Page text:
Categories of Special Interest
In Use As
1760 - 1780
Attached four-bay four-storey former house over raised basement, built c. 1770, now in commercial use and having display window to one side of entrance. Pitched slate roof to front part and flat roof to rear, front having rendered parapet with painted masonry coping. Shouldered rendered chimneystacks to north and south with yellow clay pots; parapet gutters and cast-iron downpipes. Painted smooth rendered walling, unpainted to rear. Square-headed window openings, diminishing in height, having painted masonry sills, having narrow rendered architraves with cavetto-moulded entablature over first floor openings. Late nineteenth-century one-over-one pane timber sliding sash windows with ogee horns. Victorian two-bay display window to north end of ground floor, having three transom lights with margins, recent signage to frieze, moulded cornice to rendered pilasters, and pendant festoons; similarly plainly detailed single-bay window to south end; rear has apparently mainly timber sash windows, including round-headed stairs window. Round-headed door opening set in Doric doorcase of engaged columns on raised attic bases, two-stage open-bed pediment with mutules; plain fanlight, fluted entablature and six-panel timber door with brass furniture. Concrete entrance platform with three steps to street level, flanked by painted rendered walls with coping and dentillated end piers having cast-iron lamp standards. Painted rendered wall with coping, plinth, projecting end piers and decorative cast-iron insets enclosing basement areas. Building slightly advanced from adjoining building to south. Interior has entrance lobby with mosaic-tiled floor, three ascending steps to ground floor level having three grandiose entrance doors, central having open-topped dentillated pediment on engaged Ionic columns; remaining doors have shouldered moulded architraves, dentillated entablature and moulded cornice, some with swags and ribbon embellishments. Six-panel timber doors with some glazed panels inserted into central doorway. Highly embellished cornices and ceiling roses throughout principal rooms. Stairs hall having open-string dog-leg stairs with painted turned balusters and floral embellishments, panelling and window surrounds dating to late eighteenth century, elaborate surround to round-headed window of stairs landing, having fluted Ionic columns, stepped dentillated entablature and decorative archivolt. Gabled Young Men's Christian Association Hall, c. 1886, sited to rear, incorporated as part of No. 7 to north. Rear of plot almost fully developed, with gap to rear of front building.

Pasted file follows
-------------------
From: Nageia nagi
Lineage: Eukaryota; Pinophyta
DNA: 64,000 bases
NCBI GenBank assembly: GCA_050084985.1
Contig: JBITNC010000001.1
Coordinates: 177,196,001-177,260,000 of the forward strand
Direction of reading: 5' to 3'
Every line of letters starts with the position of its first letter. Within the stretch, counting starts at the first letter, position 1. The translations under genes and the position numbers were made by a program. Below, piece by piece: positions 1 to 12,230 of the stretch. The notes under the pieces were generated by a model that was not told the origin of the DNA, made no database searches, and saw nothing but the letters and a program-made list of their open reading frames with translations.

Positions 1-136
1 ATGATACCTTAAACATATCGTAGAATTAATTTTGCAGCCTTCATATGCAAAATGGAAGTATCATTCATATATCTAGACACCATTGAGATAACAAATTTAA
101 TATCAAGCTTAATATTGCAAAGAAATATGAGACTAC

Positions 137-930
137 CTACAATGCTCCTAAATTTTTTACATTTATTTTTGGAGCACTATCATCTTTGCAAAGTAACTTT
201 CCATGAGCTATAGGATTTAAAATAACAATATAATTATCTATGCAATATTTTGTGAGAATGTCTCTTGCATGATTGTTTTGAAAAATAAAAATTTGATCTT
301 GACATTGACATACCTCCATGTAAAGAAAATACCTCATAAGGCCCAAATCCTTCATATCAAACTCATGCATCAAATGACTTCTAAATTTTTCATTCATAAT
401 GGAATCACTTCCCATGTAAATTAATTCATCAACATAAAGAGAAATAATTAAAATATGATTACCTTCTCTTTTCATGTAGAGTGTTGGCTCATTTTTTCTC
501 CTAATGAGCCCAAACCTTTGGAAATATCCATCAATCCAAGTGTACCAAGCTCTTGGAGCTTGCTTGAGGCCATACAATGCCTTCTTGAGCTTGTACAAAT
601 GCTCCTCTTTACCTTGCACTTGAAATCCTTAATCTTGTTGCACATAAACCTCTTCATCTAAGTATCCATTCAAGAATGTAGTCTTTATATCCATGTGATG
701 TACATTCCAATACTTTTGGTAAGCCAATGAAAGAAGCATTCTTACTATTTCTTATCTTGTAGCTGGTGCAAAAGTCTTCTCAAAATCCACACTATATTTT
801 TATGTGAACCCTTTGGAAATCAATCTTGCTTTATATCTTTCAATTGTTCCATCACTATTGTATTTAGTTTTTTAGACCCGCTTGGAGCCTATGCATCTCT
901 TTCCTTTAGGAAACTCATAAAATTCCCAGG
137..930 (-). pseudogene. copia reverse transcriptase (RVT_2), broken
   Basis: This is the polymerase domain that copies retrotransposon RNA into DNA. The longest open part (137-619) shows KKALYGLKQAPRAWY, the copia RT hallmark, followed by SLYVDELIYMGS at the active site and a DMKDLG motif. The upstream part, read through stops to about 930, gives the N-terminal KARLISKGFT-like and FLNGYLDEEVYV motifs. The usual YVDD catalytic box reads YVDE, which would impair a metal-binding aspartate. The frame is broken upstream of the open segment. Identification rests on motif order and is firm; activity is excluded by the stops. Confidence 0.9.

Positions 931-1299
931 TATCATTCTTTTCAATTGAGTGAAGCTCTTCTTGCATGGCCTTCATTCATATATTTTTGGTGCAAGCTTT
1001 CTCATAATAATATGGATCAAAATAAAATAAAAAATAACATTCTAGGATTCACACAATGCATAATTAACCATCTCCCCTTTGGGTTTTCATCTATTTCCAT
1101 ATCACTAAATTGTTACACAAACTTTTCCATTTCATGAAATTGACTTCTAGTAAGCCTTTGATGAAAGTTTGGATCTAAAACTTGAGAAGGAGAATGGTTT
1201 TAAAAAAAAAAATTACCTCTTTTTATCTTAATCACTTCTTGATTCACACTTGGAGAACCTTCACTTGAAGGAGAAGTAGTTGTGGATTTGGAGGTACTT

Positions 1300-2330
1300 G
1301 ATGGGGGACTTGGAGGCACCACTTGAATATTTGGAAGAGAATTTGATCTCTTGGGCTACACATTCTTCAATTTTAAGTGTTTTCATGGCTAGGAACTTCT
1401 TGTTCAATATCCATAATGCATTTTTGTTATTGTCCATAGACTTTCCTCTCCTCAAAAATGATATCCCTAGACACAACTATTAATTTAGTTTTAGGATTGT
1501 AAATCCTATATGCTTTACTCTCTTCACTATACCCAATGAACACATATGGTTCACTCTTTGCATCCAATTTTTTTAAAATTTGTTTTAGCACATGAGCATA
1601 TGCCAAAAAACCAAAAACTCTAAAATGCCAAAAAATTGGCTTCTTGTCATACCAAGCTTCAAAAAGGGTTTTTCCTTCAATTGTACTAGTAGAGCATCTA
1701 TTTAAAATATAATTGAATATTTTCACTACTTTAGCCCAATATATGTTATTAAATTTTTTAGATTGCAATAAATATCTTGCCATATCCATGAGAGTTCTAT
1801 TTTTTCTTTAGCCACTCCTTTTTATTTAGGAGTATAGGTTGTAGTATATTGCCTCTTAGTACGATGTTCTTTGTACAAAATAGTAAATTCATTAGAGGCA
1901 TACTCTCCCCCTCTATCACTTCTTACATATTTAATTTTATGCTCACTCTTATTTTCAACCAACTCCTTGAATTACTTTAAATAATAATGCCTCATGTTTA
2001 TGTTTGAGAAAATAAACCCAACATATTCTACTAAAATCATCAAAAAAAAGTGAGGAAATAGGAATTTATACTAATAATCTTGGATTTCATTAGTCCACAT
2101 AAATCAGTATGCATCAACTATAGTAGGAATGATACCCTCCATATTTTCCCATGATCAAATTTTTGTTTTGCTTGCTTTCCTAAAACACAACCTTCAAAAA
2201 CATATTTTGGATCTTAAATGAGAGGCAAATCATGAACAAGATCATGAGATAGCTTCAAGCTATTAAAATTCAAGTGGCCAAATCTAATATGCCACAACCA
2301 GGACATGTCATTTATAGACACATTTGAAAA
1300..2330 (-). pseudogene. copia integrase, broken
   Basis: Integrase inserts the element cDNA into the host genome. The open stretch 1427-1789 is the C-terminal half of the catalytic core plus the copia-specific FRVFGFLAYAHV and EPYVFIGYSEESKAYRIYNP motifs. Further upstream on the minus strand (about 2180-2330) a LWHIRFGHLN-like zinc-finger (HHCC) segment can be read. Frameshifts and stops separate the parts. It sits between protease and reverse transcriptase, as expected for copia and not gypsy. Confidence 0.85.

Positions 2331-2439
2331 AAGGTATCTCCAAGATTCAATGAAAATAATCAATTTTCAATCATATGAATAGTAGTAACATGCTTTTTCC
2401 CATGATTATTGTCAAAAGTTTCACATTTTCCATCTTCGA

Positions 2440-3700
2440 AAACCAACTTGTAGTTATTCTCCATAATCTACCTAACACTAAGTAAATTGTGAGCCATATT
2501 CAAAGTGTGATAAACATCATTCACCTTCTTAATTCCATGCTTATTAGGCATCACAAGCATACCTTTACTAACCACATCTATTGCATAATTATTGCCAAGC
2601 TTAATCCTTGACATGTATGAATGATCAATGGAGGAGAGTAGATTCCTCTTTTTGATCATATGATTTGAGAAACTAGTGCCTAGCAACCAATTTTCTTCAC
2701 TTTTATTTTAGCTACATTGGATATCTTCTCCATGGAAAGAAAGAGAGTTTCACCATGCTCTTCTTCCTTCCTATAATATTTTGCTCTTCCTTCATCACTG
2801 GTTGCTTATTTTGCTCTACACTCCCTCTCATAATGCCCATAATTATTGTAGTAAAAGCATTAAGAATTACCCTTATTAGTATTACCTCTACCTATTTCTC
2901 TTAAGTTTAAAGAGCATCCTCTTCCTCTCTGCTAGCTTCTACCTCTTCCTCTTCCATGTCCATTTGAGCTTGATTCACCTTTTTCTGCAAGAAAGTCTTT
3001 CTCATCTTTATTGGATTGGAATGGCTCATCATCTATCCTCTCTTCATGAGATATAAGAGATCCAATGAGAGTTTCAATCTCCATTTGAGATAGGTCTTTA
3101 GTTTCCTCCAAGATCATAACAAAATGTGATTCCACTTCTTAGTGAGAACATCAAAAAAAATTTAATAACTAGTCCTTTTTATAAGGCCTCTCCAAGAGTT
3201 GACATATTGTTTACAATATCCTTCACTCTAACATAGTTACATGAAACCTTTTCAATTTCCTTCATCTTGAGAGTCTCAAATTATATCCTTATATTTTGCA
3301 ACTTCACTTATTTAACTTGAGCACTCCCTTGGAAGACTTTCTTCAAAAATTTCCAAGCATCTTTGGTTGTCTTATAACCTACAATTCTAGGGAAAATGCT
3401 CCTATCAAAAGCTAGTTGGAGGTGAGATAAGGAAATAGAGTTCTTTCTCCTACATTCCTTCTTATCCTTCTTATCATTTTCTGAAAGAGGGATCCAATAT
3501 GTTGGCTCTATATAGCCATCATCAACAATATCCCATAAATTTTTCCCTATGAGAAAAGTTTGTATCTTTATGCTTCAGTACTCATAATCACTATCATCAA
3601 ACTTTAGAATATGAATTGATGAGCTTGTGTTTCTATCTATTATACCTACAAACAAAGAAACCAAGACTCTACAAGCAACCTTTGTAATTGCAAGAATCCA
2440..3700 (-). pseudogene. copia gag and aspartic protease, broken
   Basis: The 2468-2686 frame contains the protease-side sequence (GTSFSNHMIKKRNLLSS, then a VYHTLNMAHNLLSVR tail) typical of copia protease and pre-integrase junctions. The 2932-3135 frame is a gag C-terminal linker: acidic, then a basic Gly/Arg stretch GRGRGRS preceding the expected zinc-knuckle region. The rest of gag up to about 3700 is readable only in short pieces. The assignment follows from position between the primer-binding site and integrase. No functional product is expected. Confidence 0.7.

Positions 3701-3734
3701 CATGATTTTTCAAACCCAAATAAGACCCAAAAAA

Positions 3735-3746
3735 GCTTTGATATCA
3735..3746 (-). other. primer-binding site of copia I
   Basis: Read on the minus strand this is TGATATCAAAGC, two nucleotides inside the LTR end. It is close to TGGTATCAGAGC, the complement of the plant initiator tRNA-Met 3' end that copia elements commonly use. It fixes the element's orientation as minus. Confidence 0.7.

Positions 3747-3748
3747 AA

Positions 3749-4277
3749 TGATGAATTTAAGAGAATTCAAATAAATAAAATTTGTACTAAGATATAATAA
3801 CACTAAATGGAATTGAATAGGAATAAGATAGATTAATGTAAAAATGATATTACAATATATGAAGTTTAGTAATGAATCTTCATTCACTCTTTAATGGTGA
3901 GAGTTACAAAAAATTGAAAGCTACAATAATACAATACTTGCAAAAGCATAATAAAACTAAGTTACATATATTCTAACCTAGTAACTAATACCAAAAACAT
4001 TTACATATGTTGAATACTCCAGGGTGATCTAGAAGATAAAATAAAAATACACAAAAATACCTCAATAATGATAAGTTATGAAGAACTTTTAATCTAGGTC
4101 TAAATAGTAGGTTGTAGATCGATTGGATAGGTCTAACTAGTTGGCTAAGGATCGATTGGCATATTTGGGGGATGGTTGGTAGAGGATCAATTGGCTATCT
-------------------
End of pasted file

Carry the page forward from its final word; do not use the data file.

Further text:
The façade is characterized by well-balanced proportions, a graded fenestration pattern, a good pedimented Doric doorcase and walled basement surrounds. However, the composition is somewhat upset by the presence of the Victorian display windows. No. 8 is also distinguished by the survival of good late eighteenth-century interior features, including ornate plasterwork cornices, original joinery and a dog-leg timber staircase with turned balusters and floral embellishments. Laid out by Joshua Dawson in the early eighteenth century, Dawson Street was largely complete by 1728 as a prestigious residential address. Juxtaposed by the modernist insurance company building to the south, No. 8 makes a valuable contribution to the variety and architectural quality of Dawson Street, a thoroughfare that remained unchanged until the nineteenth century when it became a fashionable commercial street, with many of its early residences replaced by purpose-built commercial buildings.